We often speak of the mind-body connection, but rarely do we put the mind and body into direct dialogue; in this workshop we’ll explore the power of using mindful writing, meditation and yoga together so that we can come into greater awareness in stillness and movement, and create more pathways between mind and body.
This special free afternoon workshop will incorporate hatha and kundalini yoga, slow and faster movements, core strengthening exercises, meditation, writing prompts, poetry and deep relaxation so that we can mindfully tune into the wisdom of the body and listen to its messages, stories, and insights.
In a time when so many of us feel overwhelmed by media, news, our busy schedules, and the injustices and insecurities around us, this workshop is an opportunity to drop down out of your head, reconnect, recenter and listen more deeply to your own inner rhythms, voice, and creativity.
Studies have shown the positive health benefits of writing: writing helps clear emotional blocks and has been proven to improve the immune system and reduce visits to the doctor; these benefits are amplified when we allow the mind and body to work together.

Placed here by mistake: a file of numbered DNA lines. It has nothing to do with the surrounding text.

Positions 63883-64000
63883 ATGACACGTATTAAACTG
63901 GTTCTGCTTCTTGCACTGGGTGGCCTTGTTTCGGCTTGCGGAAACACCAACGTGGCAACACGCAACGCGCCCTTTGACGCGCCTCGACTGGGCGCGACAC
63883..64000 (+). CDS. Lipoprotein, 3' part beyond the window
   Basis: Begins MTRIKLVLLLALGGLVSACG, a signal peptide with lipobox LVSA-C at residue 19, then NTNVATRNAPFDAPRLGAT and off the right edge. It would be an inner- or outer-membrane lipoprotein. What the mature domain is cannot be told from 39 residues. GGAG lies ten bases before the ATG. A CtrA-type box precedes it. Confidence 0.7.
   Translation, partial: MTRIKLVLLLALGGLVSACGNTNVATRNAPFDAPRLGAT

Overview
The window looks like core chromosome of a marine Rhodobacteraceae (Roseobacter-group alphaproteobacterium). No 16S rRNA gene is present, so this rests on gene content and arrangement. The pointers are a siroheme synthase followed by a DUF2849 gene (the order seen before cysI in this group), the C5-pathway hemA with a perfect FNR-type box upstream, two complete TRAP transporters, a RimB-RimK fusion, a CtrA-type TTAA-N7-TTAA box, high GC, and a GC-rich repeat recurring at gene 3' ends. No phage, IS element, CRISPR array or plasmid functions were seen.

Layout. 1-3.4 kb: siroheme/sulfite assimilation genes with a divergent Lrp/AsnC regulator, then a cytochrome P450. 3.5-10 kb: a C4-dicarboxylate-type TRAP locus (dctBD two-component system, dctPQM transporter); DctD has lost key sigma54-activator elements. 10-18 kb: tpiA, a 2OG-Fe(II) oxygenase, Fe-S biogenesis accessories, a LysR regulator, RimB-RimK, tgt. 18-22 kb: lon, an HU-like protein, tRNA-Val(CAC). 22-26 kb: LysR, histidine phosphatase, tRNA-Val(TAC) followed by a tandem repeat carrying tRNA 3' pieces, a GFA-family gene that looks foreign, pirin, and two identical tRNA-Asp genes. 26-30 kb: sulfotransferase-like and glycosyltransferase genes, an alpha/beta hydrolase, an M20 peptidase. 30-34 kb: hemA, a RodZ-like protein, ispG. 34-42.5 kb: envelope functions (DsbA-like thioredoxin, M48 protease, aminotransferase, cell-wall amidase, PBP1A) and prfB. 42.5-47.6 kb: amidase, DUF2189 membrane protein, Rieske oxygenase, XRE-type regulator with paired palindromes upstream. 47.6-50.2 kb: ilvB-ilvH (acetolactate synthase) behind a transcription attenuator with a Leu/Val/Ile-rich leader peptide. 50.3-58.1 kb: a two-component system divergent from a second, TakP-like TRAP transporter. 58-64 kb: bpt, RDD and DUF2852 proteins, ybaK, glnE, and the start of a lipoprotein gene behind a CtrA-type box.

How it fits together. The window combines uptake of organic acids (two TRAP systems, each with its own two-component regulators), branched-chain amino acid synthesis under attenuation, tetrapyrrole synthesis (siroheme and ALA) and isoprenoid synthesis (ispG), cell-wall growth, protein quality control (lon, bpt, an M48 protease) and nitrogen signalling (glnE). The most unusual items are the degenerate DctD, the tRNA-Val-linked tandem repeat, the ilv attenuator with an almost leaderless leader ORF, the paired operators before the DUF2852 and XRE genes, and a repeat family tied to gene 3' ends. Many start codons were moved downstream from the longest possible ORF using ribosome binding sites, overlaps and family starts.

Designed for writers and non-writers alike and for meditators and yogis of all levels, the workshop will offer nourishing practices and practical tools that you can take home with you and/or share with your clients and community. It will give you tools to break out of habitual ways of being and open into new possibilities. Come ready to sweat, write, laugh, cry, relax, renew and learn.
Nadia Colburn holds a Ph.D. in English from Columbia University, is a certified Kundalini yoga teacher, a serious student of Thich Nhat Hanh, and the founder of Align Your Story writing school and coaching. Nadia brings together the wisdom of mindfulness and embodied approaches to narrative technique to help women–and some men–harness the power of their story for a more healthy, just, sustainable world. Her own writing has appeared widely in such places as The New Yorker, The LA Review of Books, Spirituality & Health, Lion’s Roar and elsewhere. Her poetry collection, The High Shelf, was published in the fall of 2019. For free meditations and writing prompts and to see more, visit nadiacolburn.com
For questions, contact Nadia at firstname.lastname@example.org
Please RSVP so we can get a sense of numbers to: email@example.com
Certain books were “banned in Boston” at least as far back as 1651, when one William Pynchon wrote a book criticizing Puritanism.